Advertisement

Fire Emblem Warriors: Three Hopes - The Loop

02:34

A high-level overview of the damage calculation process could be:

Damage = Base Damage
        × (1 + Sum of Critical Damage Bonus)
        × (1 + Sum of Regular Damage Bonuses)
        × (Product of (1 - Damage Reductions))

Base Damage

A weapon's base damage numbers can be viewed on its own wiki page's Statistics section:

Base Damage Bonuses

The following types of damage bonuses are base damage bonuses:

  • Any weapon aspects / Daedalus Hammer upgrades that replace the weapon's move with a new one. The new base damage number is displayed in the in-game tooltip. Notable examples:
  • Any hammer upgrade that replaces Attack / Special with a charging attack

Critical Hit

Critical Hit Chance

Certain boons and weapon aspects can grant the ability to do critical damage:

The critical chance from different sources are additive. e.g.:

  • An Attack from a rank 5 Heart-Seeking Bow's Aspect of Zagreus has +15% crit chance.
  • A Pressure Point boon of Epic rarity grants +4% crit chance
  • Together, they grant 19% crit chance per attack.

Only when the critical hit check succeeds, the critical hit damage bonus actually applies.

Critical Damage Bonus

The base value of critical damage bonus is +200%. Other possible sources of critical damage bonus are:

Regular Damage Bonuses

Most +% damage bonuses fit in this category. Examples:

All the regular damage bonuses are added together first before being multiplied with in the formula. Thus they are called "additive" bonuses among the communities.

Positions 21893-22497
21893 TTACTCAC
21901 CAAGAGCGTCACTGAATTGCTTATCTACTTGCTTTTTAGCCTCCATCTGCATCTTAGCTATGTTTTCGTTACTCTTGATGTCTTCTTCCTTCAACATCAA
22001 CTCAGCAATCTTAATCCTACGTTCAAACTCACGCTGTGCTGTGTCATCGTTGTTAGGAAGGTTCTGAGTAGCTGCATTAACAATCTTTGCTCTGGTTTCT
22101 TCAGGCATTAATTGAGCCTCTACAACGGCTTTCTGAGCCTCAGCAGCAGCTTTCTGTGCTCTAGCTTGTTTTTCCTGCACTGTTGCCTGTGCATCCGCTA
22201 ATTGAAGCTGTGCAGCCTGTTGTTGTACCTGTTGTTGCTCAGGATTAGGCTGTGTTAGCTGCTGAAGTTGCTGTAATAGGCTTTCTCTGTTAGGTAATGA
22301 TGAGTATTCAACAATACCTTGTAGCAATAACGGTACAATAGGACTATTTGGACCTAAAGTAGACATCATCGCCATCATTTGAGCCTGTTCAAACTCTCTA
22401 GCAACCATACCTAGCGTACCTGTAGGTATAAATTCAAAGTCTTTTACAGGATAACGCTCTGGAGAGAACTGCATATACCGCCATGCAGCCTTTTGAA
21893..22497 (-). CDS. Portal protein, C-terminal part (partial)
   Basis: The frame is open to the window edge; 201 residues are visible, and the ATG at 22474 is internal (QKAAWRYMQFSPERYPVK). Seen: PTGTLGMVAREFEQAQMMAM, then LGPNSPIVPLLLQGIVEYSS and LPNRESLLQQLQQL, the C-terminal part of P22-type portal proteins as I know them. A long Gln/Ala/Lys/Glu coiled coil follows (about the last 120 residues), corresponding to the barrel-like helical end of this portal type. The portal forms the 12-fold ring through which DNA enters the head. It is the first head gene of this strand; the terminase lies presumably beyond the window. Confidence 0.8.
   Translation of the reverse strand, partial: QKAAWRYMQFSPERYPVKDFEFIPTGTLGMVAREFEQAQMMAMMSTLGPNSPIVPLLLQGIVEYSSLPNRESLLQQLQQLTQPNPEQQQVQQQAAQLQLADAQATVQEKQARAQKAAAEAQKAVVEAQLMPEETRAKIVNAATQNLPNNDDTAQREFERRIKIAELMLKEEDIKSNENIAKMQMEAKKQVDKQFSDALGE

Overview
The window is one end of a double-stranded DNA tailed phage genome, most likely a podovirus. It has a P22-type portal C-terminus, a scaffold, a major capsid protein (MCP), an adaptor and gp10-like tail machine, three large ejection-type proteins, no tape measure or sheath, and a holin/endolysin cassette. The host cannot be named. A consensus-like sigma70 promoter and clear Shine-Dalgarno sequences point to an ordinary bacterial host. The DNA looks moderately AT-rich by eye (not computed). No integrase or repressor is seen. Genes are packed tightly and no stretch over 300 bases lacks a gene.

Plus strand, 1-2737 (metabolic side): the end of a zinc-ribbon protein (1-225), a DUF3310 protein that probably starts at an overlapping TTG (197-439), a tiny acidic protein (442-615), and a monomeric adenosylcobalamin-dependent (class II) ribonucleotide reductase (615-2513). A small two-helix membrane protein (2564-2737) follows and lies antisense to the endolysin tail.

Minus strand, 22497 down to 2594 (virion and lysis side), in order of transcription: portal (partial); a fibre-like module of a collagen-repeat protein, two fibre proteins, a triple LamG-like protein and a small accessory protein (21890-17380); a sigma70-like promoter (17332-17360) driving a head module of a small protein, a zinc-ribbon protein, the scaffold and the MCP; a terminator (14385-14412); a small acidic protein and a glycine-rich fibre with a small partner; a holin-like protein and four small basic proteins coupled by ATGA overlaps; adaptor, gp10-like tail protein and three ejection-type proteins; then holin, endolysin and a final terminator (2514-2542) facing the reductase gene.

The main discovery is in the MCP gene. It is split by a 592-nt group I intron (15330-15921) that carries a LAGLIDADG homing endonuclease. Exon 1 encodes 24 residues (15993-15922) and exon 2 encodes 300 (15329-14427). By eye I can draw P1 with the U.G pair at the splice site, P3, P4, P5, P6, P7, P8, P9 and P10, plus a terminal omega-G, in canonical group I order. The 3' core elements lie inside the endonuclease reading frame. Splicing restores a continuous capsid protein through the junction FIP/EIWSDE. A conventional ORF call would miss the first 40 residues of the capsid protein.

Damage Reduction

Damage reductions are multiplicative. Example: a player has the following sources of damage reductions:

The player will take (1 - 10%) × (1 - 30%) = 63% damage from foes. It is a 37% damage reduction.

The theorical maximum can reach near 95% damage reduction.

Irregular Factors

The following factors can also affect the damage calculation. They're omitted from the formula for simplicity but they do exist.

Rounding Floating-Point Number to Integer

In a computer, a decimal number is actually "emulated" with binary number (see the industry standard of floating-point number, IEEE 754). When rounding a decimal number to integer, loss of accuracy may happen. Rounding could happen in any step of calculations to introduce inaccuracy.

Self-damage Damage Modifier

When the attacker and victim are the same unit, there is an extra step of damage modification (i.e. "multiplicative") between base damage and critical damage.

For now the only case of self-damage is Hazard Bomb: it reduces damage down to 1%.

Community content is available under CC BY-NC-SA 3.0 unless otherwise noted.